In a stunning turn of events, the Florida Supreme Court recently ruled that it was unconstitutional to bar awards for non-economic damages exceeding $1 million in certain medical malpractice lawsuits. The 5 to 2 decision represents the latest turn in a classic “doctors versus lawyers” battle, which has been raging in the state for nearly a decade.
The original controversy began in 2003 when Jeb Bush, the Florida governor at the time, sided with lobbyist working for a doctor’s group called the Florida Medical Association. Gov. Bush signed into law a cap on how much a victim of medical malpractice could receive for things other than “actual” damages. Put more simply, Florida doctors complained that juries were awarding claimants fees based on things like pain and suffering rather than money that they actually lost from permanent disability and not being able to work or operate their businesses.
The majority opinion of the Supreme Court found that limiting those types of awards to $1 million was a violation of a clause within the Florida Constitution intended to preserve equal protection under the law. In fact, one of the justices writing for the majority said that the caps were arbitrary and designed to punish the family members bringing the claim on behalf of their deceased loved one.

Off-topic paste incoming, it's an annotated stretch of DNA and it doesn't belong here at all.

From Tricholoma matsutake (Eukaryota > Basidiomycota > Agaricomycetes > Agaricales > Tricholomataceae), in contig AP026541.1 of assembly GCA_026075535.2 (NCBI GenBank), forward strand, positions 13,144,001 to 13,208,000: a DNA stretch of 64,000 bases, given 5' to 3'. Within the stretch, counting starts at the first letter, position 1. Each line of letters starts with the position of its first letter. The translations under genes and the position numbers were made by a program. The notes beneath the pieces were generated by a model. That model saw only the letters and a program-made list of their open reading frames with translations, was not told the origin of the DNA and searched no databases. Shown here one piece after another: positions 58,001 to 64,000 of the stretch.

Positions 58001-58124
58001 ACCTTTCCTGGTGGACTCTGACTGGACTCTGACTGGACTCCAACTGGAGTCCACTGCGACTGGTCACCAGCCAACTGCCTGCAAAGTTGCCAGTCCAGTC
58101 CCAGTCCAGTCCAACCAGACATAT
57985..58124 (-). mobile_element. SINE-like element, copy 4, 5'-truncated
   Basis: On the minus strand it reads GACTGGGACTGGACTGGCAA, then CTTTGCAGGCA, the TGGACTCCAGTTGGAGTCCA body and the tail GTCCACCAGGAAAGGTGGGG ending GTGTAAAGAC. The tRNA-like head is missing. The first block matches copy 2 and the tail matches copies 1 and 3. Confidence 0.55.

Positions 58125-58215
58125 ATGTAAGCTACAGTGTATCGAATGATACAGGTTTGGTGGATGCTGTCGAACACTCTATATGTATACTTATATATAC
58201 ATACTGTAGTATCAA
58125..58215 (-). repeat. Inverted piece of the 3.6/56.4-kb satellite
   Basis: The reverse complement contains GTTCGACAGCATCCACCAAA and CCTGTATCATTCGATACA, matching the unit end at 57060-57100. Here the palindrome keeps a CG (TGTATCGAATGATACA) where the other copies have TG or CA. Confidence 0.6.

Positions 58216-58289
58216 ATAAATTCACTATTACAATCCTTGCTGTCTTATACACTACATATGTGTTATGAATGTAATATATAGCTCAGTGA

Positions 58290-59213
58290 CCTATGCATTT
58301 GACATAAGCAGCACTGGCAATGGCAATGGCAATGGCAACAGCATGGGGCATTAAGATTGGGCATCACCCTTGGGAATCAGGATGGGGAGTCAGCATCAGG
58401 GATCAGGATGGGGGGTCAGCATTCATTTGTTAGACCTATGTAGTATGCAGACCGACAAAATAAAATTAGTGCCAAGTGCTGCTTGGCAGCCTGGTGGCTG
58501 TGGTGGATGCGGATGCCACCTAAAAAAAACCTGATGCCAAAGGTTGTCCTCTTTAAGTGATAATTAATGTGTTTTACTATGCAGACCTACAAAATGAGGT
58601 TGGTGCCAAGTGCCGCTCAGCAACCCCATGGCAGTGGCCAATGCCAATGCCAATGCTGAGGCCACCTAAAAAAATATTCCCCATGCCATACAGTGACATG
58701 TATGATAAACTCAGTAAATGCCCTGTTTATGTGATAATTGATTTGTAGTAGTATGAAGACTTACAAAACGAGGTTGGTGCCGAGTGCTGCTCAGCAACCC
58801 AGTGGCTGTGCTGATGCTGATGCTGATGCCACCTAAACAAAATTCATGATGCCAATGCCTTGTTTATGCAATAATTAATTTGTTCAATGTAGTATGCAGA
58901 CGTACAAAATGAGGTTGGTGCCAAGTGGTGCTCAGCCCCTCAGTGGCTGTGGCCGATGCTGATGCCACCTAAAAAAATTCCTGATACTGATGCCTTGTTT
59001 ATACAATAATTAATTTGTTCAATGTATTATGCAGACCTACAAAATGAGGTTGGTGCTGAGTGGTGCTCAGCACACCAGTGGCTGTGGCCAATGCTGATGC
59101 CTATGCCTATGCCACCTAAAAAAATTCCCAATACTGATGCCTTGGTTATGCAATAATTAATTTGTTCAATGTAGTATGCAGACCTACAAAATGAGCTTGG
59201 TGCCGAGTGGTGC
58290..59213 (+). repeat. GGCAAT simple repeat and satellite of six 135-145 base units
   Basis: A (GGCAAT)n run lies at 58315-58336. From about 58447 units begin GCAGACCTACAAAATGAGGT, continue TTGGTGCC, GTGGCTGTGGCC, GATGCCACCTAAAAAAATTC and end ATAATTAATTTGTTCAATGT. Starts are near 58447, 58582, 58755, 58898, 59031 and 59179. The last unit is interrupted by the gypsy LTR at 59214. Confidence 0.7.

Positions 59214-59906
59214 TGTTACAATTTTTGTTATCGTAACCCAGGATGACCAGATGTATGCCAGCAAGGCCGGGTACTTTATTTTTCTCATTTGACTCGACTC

Doctors opposed to the landmark ruling suggested that this decision carries with it the potential to have serious negative consequences for all Floridians. These dissenters argue that faced with the prospect of being sued for amounts that could put them out of business, doctors will begin to increasingly practice “defensive medicine”. Things like unnecessary lab work, scans and other screenings are some methods that doctors might employ to shield themselves from lawsuits seeking big awards.
Still, proponents of removing the cap remain certain that the ever present fear of career-ending lawsuits are what compels doctors to take extra care with regards to the treatment of their patients.
Source: spacecoastdaily.com, “Florida Supreme Court Rejects Cap On Malpractice Awards” Jim Saunders, Mar. 14, 2014